Increasing Support for Mental Health and Wellness Through Education

My Stretch Experience – Kayla Gulka

As a first scholar of the Peter Lougheed Leadership College at the University of Alberta and having just finished my third year of my Elementary Education degree program I am excited to share what I have been working on this summer! The “Stretch Experience” is a task that all first year scholars complete over the summer that spans in 200 hours of work in any area that you are passionate about. The idea is that it “stretches” you out of your comfort zone as a leader.

For my Stretch Experience, I knew that I wanted to do something in the area of wellness, seeing as I have worked in wellness promotion at the University of Alberta for the last 2 years. However, what I did not know, was how powerful my actions would be and it wasn’t until our year end project that I realized this. By bravely sharing my own struggles on camera, I came to learn that many students face similar struggles, and this brought me in to some incredibly moving conversations. When people began approaching me telling me their stories, I knew that I waned to go further with this.

I am also very passionate about special needs families as I belong to one. My younger sister has severe Cerebral Palsy, and I wanted to connect my two areas of interest. Special needs families go through a lot, and mental health can suffer as a result of that. I joined in with the Neurosurgery Kids Fund to plan their Annual Christmas Event, and to enrich some of their programming with mental health resources. I have coordinated bookings, planned for restricted diets, and brainstormed ways of incorporating mental health as a theme to upcoming parent events.

In late April, I went to Manitoba to attend a mental health seminar focused on mental health recovery. This session was super cool, but also pretty nerve wracking! I didn’t realize there would be so many interactive activities where we were forced to open up to a room of complete strangers! Yikes. But then I realized, oh yea, I did this on camera for the vodcast so it cant be that bad, lol! The session was cool, and I got a lot of great resources for learning how to help others. This trip was a great opportunity to reflect on how I wanted to bring the things I learned to other people who would benefit from them.

While I was in Winnipeg I also visited the Human Rights Museum, and OMG, it was fan-tast-ic!

I usually hate museums, but I spent a good 4-5 hours there and was fully encompassed in taking it all in. The museum itself is designed so that you have the chance to reflect on everything you see, and to question the various ways that human rights have been stripped from certain populations. This was neat, as I was able to really think about how the things I have learned about in University have real life implications in so many parts of the world. I saw exhibits on Ghandi, Indigenous populations in Canada, Mental Health, Sustainability, Gay Rights, Disability Rights, and many others!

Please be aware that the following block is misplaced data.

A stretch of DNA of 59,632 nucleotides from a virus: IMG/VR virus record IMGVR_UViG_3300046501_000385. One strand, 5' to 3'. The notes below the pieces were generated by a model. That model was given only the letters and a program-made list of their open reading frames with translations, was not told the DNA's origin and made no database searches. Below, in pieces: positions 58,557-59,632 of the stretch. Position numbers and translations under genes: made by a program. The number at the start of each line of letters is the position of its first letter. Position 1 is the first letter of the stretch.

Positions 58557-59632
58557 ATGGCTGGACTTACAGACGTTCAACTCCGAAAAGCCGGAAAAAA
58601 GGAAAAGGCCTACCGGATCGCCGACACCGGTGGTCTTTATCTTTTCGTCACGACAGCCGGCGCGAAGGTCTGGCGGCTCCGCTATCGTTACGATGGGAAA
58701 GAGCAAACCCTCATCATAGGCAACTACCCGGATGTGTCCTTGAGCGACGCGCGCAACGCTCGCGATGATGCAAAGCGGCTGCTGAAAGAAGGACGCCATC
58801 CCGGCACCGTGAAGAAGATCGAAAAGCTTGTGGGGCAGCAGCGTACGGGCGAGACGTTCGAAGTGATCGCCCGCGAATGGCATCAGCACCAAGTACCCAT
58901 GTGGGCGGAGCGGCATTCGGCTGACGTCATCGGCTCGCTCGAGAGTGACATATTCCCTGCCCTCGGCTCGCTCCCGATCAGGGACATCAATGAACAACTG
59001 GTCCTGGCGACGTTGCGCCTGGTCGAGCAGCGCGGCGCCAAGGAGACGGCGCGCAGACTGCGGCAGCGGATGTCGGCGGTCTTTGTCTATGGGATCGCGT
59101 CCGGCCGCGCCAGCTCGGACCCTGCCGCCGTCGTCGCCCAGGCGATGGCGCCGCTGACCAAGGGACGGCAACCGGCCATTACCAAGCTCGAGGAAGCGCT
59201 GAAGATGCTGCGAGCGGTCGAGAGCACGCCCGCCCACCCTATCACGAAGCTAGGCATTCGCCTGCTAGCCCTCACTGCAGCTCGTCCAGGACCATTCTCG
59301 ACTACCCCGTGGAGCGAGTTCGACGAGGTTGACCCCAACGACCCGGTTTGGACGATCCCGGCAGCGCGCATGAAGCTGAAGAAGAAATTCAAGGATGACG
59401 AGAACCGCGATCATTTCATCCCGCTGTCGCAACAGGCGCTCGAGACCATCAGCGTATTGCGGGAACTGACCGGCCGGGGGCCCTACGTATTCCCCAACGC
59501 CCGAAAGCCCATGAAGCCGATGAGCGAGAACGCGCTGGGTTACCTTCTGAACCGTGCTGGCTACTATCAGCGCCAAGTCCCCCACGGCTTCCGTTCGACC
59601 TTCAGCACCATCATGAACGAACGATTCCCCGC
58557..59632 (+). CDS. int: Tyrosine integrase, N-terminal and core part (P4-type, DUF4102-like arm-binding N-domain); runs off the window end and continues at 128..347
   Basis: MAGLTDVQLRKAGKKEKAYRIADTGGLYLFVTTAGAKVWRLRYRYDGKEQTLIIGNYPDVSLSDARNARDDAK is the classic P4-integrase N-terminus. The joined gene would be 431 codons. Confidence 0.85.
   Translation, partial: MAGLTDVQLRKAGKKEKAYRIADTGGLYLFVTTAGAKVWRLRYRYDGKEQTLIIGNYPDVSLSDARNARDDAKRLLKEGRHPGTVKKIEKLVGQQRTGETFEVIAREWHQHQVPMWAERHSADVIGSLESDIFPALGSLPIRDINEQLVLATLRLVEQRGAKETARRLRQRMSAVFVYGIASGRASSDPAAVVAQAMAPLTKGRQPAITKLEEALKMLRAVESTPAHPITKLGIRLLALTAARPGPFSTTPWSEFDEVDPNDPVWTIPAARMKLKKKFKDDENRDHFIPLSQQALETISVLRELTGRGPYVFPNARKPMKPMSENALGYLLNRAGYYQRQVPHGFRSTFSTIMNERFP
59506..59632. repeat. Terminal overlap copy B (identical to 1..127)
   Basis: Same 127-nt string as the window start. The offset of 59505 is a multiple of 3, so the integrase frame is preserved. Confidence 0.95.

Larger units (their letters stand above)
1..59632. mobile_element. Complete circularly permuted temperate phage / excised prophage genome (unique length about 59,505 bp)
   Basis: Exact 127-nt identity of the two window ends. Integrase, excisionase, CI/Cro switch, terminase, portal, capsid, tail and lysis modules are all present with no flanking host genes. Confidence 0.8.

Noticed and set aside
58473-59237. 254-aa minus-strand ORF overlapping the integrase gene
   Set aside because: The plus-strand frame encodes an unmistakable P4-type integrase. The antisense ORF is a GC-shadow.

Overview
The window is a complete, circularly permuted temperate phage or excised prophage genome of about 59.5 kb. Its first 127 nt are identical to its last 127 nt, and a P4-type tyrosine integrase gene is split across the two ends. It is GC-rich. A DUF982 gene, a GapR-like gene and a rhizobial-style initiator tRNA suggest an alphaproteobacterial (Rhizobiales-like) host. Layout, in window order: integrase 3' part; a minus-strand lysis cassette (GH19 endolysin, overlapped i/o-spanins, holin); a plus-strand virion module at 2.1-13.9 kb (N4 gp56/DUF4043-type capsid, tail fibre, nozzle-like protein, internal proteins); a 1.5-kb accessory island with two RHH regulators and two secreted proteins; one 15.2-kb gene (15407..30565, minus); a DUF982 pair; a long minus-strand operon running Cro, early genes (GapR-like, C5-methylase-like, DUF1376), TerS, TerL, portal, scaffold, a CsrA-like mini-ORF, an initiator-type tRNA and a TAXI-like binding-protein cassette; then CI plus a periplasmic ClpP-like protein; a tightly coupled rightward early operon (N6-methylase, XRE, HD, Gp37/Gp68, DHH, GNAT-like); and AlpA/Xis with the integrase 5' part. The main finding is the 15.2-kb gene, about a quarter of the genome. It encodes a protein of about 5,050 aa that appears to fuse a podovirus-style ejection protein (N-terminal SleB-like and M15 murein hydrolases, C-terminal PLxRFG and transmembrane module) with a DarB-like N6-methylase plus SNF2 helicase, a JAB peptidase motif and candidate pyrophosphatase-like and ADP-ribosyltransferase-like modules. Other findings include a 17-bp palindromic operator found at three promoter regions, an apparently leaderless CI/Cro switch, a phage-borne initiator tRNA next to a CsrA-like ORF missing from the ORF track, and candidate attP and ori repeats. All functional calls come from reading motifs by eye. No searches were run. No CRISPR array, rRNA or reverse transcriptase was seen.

This photo (above), is timeline of all the significant events throughout history that have impacted human rights. It was neat to get a thorough perspective of atrocities that have happened, and explore how these events came to be.

Here is the “Inspiring Change” wall that is near the top of the museum. The idea here is that once you have seen all of the atrocities throughout society you reflect on how you will work to make the world a better place. I thought this was ironic, because it is kind of the same idea that this stretch experience is doing. Throughout our first year of course work, we are exposed to some deep content that reflects hardship and struggle. Then, over the summer we reflect on those and determine what we want to make change in as leaders. Here is my version:

This look out point was on top of the museum, this was engineered so that you can apply all that you learned to the real world. Take a step back, and realize your potential to make change.

I am also very passionate about special needs families as I belong to one. My younger sister has severe Cerebral Palsy, and I wanted to connect my two areas of interest- Mental Health and Special Needs Children. Special needs families go through a lot, and their mental health can suffer as a result of that. I joined in with the Neurosurgery Kids Fund to plan their Annual Christmas Event, and to enrich some of their programming with mental health resources. I have coordinated bookings, planned for restricted diets, and brainstormed ways of incorporating mental health as a theme to upcoming parent/family events.

As I got more involved, I was motivated to do more. I am also working with the Active U field trip program through Campus and Community Recreation at the U of A. I had an idea to work wellness curriculum into recreation based field trips as a way to introduce mental health concepts to young students early on. I am in the planning phase currently, and will launch the program September 2019. I hope that these field trips will help teachers in teaching their students about mental health, and also help the students foster healthy behaviors for a life full of resilience and healthy coping mechanisms! I am excited to leave a legacy on campus for students to enjoy!

Well that’s all for now! But I am so excited to hear what the other scholars are up to this summer. See you all in September!

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